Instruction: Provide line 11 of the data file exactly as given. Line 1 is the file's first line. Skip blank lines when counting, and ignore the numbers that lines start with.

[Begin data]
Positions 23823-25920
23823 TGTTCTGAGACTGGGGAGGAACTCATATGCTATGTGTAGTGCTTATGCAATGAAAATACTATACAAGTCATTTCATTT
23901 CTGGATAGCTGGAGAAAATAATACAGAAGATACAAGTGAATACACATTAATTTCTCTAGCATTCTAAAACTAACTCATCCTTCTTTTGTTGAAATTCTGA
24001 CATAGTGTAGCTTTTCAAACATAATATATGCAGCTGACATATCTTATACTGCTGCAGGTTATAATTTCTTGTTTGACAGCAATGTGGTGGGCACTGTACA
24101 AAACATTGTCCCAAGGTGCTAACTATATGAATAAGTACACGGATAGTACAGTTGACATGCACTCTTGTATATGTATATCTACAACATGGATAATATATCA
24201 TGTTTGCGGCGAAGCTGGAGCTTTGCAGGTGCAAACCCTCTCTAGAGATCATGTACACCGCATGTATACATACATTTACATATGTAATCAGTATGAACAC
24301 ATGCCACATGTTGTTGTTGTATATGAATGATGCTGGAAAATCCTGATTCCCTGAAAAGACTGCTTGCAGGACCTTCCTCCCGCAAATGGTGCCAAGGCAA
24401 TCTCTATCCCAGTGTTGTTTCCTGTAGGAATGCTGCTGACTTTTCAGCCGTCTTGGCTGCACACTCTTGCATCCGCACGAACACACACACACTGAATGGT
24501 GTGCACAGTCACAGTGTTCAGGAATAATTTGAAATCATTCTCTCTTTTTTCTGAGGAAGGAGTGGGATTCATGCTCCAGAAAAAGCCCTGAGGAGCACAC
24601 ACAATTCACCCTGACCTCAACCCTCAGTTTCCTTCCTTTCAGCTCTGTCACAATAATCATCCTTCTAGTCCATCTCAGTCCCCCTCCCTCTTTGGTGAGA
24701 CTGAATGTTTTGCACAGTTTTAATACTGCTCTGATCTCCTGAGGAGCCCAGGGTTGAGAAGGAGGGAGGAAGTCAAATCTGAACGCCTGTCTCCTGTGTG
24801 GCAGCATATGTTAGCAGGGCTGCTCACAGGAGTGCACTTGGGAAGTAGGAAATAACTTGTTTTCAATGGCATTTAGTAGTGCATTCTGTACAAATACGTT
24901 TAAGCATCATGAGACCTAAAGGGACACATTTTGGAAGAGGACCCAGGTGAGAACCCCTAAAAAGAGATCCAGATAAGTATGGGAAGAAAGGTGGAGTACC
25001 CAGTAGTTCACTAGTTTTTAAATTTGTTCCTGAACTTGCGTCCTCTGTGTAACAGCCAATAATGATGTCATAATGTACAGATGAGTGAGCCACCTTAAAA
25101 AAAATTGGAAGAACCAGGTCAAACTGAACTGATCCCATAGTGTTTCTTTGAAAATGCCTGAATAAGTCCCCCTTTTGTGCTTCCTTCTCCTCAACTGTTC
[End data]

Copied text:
24701 CTGAATGTTTTGCACAGTTTTAATACTGCTCTGATCTCCTGAGGAGCCCAGGGTTGAGAAGGAGGGAGGAAGTCAAATCTGAACGCCTGTCTCCTGTGTG